A snow day was followed by a day at the day-gig, which in turn was followed by a sick day.
Sick days are okay, except for the fact that one may feel bored and also feel like not moving and not working... Thus the word, "sick" day. Other terms for being sick can include, but not be limited to, such fun things as "mental health day," "hospitalization," "severe hemorrhaging," "loss of limb," "Diarrhea," and our favorite, "projectile vomiting."
At any rate, we have all of our limbs and we will just leave it at that. The thing is, around 7:30 or 8:00 PM, as the malaise lifted, and while watching Barrett Jackson auction off tons and tons of automotive eye-candy on the Velocity channel, we finally reached that point where we just had "to do something." The day couldn't be a total waste of recuperation and hopefully restoration to a healthy state. So, we updated ourCandidate List. This is the Stop in the equation, Ice. It is important to stop activity once in a while to make sure that one is on the right course.
This is a simple spread sheet that we do in our Google Drive account. Side note: We highly recommend Google Drive over any other doc storage idea, service, etc. Our spread sheet is pretty simple. We have the following headers across multiple cells at the top of the page:
ADDRESS -Because, let's face it, if you can't find it, you can still own it, but making a profit is going to be tough.
SF -Square Feet (if known). Some sources will not know. If new build, the total SF of the finished product.
SOURCE -This is the "How Did We Find This" column on the sheet. Possible entries below it could be: MLS, Friend, Bird Dog, Realtor, Contractor, Owner, Auction... and so forth.
OPEN. BID - This is either how much the property is being listed for (if MLS), how much the source is asking for the property, or the actual opening bid amount at auction. If a new build, this is the cost of the lot and the clearing of the lot.
MAX BID -This is it. This is the max we are willing to pay. Sometimes this is the last column we fill out. We want to know everything else, first.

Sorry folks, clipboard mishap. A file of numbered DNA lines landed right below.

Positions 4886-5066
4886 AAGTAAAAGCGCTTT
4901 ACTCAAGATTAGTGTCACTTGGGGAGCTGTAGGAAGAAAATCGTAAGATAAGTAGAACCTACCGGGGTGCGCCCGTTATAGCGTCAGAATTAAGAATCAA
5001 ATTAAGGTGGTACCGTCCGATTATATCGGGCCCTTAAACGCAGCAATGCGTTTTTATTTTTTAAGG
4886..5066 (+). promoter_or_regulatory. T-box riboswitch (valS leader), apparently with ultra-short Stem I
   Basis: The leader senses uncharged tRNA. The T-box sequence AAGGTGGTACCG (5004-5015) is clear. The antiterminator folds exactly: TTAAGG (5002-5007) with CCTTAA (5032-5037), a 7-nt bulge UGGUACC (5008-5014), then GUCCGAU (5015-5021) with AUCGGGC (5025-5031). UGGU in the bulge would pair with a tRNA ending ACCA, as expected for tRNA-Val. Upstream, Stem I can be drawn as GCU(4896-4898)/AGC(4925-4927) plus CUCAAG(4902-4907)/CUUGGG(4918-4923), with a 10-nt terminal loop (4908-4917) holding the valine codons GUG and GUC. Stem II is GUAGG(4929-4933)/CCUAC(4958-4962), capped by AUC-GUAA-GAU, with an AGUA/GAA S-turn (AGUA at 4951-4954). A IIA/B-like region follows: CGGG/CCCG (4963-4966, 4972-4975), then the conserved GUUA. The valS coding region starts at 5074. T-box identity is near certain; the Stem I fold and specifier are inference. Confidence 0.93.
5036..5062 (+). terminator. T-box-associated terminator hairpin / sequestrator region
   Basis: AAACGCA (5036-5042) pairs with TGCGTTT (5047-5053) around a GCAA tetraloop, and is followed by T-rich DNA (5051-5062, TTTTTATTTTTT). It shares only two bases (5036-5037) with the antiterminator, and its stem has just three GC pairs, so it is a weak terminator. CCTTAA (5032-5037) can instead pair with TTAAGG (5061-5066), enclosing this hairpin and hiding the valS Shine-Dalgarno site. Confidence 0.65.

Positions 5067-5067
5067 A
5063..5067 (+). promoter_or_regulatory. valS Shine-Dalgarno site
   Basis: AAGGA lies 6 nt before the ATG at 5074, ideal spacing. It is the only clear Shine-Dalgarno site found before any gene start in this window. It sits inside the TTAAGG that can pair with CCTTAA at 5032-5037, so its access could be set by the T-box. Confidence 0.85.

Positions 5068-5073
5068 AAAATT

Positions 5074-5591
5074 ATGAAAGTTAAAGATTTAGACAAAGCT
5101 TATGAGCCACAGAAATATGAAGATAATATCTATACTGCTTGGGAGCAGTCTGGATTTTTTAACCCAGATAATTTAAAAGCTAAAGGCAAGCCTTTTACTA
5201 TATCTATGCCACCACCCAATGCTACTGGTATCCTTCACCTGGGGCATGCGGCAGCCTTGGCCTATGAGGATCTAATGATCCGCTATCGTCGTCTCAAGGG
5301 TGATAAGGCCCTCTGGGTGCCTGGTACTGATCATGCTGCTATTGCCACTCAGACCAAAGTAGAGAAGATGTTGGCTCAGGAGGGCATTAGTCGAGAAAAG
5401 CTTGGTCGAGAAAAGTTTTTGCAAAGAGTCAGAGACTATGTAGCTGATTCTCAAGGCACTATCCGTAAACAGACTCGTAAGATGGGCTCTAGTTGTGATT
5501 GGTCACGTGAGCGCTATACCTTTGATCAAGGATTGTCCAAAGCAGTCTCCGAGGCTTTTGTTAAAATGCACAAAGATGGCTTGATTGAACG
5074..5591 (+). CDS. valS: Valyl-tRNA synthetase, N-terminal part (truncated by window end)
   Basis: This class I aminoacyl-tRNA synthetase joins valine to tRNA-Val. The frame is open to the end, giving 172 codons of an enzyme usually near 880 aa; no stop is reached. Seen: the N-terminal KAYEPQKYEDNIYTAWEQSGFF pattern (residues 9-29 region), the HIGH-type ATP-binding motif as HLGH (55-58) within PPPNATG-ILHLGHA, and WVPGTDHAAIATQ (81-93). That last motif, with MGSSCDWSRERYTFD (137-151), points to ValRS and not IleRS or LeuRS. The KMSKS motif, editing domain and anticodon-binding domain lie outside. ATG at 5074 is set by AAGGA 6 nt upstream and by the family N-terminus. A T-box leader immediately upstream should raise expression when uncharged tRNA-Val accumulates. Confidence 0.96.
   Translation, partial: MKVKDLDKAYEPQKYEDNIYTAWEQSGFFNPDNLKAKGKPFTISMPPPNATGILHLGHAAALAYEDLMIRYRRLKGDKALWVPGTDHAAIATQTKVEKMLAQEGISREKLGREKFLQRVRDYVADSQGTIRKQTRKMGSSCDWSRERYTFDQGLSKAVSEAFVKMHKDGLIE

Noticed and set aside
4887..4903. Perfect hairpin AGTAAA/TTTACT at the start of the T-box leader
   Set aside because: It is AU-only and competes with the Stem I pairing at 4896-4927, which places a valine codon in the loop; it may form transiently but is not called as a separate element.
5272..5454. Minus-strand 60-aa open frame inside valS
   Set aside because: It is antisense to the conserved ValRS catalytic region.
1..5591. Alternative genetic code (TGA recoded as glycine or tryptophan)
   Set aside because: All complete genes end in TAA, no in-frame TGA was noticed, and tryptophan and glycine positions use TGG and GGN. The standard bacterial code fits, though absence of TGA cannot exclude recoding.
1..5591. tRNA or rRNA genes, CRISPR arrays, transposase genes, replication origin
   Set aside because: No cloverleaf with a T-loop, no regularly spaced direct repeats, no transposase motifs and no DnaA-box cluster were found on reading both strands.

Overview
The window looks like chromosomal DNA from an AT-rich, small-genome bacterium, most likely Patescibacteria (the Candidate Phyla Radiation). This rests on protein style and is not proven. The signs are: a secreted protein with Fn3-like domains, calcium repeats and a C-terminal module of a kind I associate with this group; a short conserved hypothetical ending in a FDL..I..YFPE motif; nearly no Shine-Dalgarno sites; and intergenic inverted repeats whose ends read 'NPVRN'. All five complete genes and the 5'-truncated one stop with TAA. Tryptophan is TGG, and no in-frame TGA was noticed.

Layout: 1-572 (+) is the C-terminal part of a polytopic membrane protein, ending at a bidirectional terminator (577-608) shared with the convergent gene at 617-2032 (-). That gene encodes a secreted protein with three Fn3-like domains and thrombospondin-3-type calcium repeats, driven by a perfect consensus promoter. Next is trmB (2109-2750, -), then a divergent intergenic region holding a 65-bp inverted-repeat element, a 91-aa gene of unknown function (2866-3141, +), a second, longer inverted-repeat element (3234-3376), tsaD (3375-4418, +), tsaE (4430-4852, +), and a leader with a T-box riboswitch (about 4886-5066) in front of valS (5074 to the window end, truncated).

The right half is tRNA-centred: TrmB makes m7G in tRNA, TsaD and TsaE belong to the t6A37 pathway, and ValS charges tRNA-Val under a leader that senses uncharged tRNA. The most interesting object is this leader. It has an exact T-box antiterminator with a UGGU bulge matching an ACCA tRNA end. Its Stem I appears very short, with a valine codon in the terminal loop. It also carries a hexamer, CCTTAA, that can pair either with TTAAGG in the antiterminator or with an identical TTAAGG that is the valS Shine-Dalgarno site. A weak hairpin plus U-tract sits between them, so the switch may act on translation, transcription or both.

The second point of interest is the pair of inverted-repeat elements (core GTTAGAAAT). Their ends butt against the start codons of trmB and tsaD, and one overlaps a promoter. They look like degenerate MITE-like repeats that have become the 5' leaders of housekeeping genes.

EST. REPAIR -This one is a little tougher in the sense that you will either have to rely on a great contractor who knows his or her stuff, great bids or quotes from contractors, or have a deep, deep knowledge of what it will take to get this thing off the ground. After a while, you may end up where we end up, which is knowing the average $$$ per Square Foot of renovation. If new construction, this is the cost of the build. Is it $100 per SF, $200 per SF, $578.32 per SF of build? Bids, quotes and experience will start to work in your favor. We always add around 10% to this number.
ARV -After Repair Value. How much is the rough diamond worth once we polish it up and place it in a golden setting. This can be a little rough if you have a realtor who thinks that he or she knows the market, but does not. "Comps" alone may or may not get it. Knowing what is going on within a neighborhood or town is critical. We always diminish this number by 10%.
P. P. -No, not urine. Potential Profit. Cheddar. The making of the rain. This is a spitball, but we generally take the ARV and subtract our EST REPAIR and MAX BID. Sometimes we just subtract the EST REPAIR from the ARV and let that inform us on the MAX BID. Either way, we always take 0.8% of the ARV off the top. This eight percent (one friend called it "The Hateful Eight." Which we called, "Wait for Netflix or Showtime and Save Your Money.") is the amount you will pay in closing costs and commissions. Or at least what we normally see. This is not a hateful number. This is a well deserved amount of brisket that you have to give to those that deserve a seat at the table. A good closing attorney (in North Carolina) will save you money. A good realtor is worth his or her weight in gold. So this number is a number that one should be ready to pay. This is the Collaborate of this little ditty.